3. Ibid.
  4. Ibid.

As noted in University of Mary Washington: A Centennial History, 1908-2008,  “in 1944 the College had purchased for $50,000 a brick residence located diagonally across from George Washington Hall.”1 The house was named Brent Hall in honor of Margaret Brent, an Englishwoman who came to America in 1638. 2 Margaret Brent eventually acquired “the site of what would become Fredericksburg.”3 From 1944 to 1947, Brent House served as the President’s home. After that it was the French language house residence hall, and then was “converted to administrative office space.”4

Today Brent House is where Emergency Management and Safety and the University Police are located.

Brent House, February 19, 2014

Brent House, February 19, 2014
Jessica Reingold, "Brent House," February 19, 2014, Personal Collection of Jessica Reingold, University of Mary Washington.

Show 4 footnotes

  1. William B. Crawley Jr., University of Mary Washington: A Centennial History, 1908-2008 (Fredericksburg: University of Mary Washington Foundation, 2008), 56.
  2. Ibid.
  3. Ibid.
  4. Ibid.

The UMW Apartments on William Street used to be a privately owned apartment complex before the University bought them. The apartments are for upperclassmen that have 60 or more credits. “They provide the opportunity for 350 junior and senior students to experience apartment-style living while enjoying all of the amenities of on-campus living.”1 The one-bedroom apartments house two individuals; the two-bedroom apartments house three individuals, and the three-bedroom apartments house four individuals.2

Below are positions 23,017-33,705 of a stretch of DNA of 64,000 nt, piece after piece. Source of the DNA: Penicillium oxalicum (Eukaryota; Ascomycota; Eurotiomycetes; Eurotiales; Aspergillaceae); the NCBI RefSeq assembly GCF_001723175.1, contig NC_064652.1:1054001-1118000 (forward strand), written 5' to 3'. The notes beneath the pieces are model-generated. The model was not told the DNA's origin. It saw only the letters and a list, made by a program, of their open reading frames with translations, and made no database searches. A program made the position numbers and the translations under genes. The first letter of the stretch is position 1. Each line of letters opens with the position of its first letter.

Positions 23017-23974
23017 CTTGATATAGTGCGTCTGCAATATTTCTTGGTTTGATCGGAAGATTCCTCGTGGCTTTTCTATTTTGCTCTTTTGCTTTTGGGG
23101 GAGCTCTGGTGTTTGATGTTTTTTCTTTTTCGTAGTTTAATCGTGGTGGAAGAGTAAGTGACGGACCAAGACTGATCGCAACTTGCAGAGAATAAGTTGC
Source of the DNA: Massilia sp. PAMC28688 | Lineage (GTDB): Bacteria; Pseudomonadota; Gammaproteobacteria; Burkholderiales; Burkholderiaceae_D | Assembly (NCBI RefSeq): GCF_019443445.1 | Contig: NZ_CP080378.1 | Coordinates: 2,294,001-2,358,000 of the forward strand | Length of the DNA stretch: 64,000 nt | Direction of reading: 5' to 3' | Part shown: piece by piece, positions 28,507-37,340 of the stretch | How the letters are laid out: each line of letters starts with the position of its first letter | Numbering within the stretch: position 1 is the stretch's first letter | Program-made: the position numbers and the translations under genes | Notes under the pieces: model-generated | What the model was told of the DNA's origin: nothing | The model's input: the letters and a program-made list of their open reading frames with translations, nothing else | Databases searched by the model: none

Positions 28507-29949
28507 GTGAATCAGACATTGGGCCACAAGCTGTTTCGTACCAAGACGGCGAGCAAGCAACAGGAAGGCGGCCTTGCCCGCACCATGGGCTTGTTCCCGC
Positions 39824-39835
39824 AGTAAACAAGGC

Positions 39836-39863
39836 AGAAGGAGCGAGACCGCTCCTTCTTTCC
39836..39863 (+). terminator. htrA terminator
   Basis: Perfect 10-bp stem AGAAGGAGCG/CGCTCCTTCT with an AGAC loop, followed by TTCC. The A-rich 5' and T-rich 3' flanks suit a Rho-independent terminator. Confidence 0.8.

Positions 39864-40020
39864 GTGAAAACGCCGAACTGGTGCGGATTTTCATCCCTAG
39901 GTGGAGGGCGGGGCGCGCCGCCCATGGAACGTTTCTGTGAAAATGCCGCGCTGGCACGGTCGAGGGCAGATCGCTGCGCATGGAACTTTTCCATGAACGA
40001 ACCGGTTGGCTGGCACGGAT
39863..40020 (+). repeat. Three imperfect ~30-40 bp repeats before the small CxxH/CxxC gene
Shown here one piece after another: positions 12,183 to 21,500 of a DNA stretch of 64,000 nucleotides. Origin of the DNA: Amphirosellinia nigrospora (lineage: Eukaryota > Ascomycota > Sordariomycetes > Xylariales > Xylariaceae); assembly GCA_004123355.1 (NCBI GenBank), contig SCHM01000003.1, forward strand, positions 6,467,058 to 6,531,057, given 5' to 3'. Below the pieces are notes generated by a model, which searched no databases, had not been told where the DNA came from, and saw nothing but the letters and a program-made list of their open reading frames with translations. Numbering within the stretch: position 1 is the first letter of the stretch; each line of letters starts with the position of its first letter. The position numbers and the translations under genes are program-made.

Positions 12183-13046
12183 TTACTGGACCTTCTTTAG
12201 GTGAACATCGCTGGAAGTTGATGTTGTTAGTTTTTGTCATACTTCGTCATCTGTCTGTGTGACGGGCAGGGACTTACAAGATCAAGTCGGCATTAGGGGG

Apartments at UMW, November 5, 2003

Apartments at UMW, November 5, 2003
Lou Cordero, "Apartments at UMW," November 5, 2003, UMW Archives, University of Mary Washington.

UMW Apartments, February 23, 2014

UMW Apartments, February 23, 2014
Jessica Reingold, "UMW Apartments," February 23, 2014, Personal Collection of Jessica Reingold, University of Mary Washington.

 

 

Show 2 footnotes

  1. University of Mary Washington Residence Life, “UMW Apartments,” University of Mary Washington, http://students.umw.edu/residencelife/umwapartments/ (Accessed April 4, 2014).
  2. Ibid.

Jefferson Hall opened in 1967, could house 195 students, and was named for Thomas Jefferson.1 The residence hall included several innovative features such as “the campus’s first dorm elevator, a cluster arrangement of rooms that included kitchenettes, and a number of single rooms for students who desired privacy.”2 Continuing through 1977, Jefferson Hall was an upperclassmen residence hall. As quoted in University of Mary Washington: A Centennial History, 1908-2008, both Jefferson and Russell halls acquired a personality described in the 1977 Bullet as, “Household words at UVa, U. of R., and Randy Mac. The ladies there are the darlings of the preps, and on most Friday and Saturday nights their dorm is the scene of more passes than a school of quarterbacks.”3

Jefferson Hall today is a co-ed, freshman residence hall that houses approximately 192 students. The residence hall has both double and triple rooms with hall bathrooms.4

Jefferson Hall, n.d.

Jefferson Hall, n.d.